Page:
Eddy Oketch: The man who gave Raila brigade sleepless nights.
Migori and neighbouring towns yesterday came to a standstill as the Orange Democratic Movement Party (ODM) celebrated its victory in the just-ended Senate by-election that saw it reassert its authority in the region’s politics.
Dozens of party officials accompanied by a mammoth crowd rode in countless vehicles, honking, whistling and singing as they celebrated the win by Ochillo Ayacko, who bagged 85,234 votes to beat his closest opponent, a youthful businessman Eddy Gicheru Oketch of Federal Party of Kenya. Oketch got 60,555 votes.
Transport was paralysed for several hours on the Isebania-Migori-Rongo highway and motorists had to seek alternative routes as excited ODM supporters sang in praise of party leader Raila Odinga, who they said was the biggest beneficiary of the by-election.
“Raila has shown them he is still the king. This is just a sneak preview of what will happen in 2022,” said an ODM supporter as he jogged after the vehicle carrying Mr Ayacko.
But even though the victory saw Ayacko bounce back into active politics after 15 years in political limbo, the by-election has raised the profile of Mr Oketch, whose well-oiled campaign has left tongues wagging.
Although Ayacko beat him by a margin of 25,000 votes, Oketch rippled the ODM brigade, forcing it to mount one of the biggest campaigns ever seen in Nyanza.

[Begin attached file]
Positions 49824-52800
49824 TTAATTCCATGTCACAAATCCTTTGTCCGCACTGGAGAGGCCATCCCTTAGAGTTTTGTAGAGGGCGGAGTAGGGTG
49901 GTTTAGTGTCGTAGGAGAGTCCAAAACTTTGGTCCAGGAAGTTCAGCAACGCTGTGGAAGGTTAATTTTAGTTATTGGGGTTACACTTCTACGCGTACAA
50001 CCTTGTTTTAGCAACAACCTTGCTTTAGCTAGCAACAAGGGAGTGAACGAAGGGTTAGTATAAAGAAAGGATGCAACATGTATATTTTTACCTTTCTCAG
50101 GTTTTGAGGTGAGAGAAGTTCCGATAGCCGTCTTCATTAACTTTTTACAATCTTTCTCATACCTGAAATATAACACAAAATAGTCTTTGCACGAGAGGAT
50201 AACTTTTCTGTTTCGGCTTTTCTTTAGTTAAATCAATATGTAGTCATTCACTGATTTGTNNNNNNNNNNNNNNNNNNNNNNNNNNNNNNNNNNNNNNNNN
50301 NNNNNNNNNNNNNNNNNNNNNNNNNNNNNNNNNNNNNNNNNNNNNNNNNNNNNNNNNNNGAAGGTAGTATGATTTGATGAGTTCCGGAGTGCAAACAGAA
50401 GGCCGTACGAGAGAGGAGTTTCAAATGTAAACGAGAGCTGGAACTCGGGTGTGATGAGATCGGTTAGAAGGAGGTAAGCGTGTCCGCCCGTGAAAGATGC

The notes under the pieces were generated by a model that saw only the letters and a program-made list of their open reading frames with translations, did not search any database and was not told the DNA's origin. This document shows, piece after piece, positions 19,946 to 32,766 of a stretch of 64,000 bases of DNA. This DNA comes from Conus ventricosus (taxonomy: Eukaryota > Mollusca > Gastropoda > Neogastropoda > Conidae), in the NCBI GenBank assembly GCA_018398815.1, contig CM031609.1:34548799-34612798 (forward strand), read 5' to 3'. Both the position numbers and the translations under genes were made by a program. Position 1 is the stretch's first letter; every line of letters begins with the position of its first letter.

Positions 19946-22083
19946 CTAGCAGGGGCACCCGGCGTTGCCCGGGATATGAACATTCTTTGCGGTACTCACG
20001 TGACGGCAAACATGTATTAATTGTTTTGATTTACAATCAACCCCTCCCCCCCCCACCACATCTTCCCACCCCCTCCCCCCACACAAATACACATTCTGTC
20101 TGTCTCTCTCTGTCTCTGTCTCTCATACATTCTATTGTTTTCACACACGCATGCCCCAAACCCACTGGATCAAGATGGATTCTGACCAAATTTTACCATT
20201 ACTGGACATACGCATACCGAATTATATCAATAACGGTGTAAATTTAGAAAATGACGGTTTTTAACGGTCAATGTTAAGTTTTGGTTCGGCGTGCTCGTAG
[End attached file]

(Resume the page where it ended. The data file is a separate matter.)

Besides Raila, who spent two days campaigning for Mr Ayacko, more than 20 MPs and over 50 MCAs descended in Migori to ward off Oketch’s influence that was giving them sleepless nights.
But who is Eddy Oketch? The 27-year-old is an alumni of African Leadership Academy in Johannesburg, South Africa. He came to the fore last year when he contested the Migori Senate seat and emerged second after the late Ben Oluoch Okello.
Oketch grew up in rural Migori with the support of wellwishers after his parents died. He attended Friends School Kamusinga, the Johannesburg institution, Trinity College in the US and Yale University, where he graduated with a Masters in Global Affairs.
Oketch was running on the FPK, a party associated with former Minister Cyrus Jirongo, who used it to vie for presidency in 2017. Jirongo never went to Migori to campaign for Oketch.
While Ayacko’s campaign was managed by Raila, senior ODM officials and MPs, Oketch surrounded himself with little known political activists and youths who coordinated his campaign. He used helicopters and several four-wheel drive vehicles, sparking rumours that he was being funded by Deputy President William Ruto. Oketch denied the claim.
In a statement after he conceded defeat, Oketch said: “Regardless of the results, I want to thank the people of Migori and my campaign team for standing with me.”
He added: “As the people of Migori, you have become the face of fighting for electoral justice, democracy and alternative leadership in Kenya. The fight for these social ideals continues. As long as I live, I will always be at your service.”
At the height of the 2007-2008 post-election violence, Oketch founded Ongoza, an organisation that empowered youths to help end the chaos.
Oketch has been recognised with the 2012 Impact Award from the Kenyan US Diaspora, the 2013 Africa Village’s Top 30 Under 30 Most Inspirational Young People on the African continent and Salt’s 2015 top 30 under 30 most innovative and influential youths in Africa.
Oketch claims voter bribery marred the election and if it were not for the ODM bigwigs, he would have beaten all the candidates hands down.
Green Congress Party candidate Peter Jobando congratulated Ayacko. “The voice of the people is the voice of God. The people have spoken,” he said.
The Independent Electoral and Boundaries Commission returning officer Ruth Kulundu declared Ayacko winner at the main tallying centre shortly after 1am.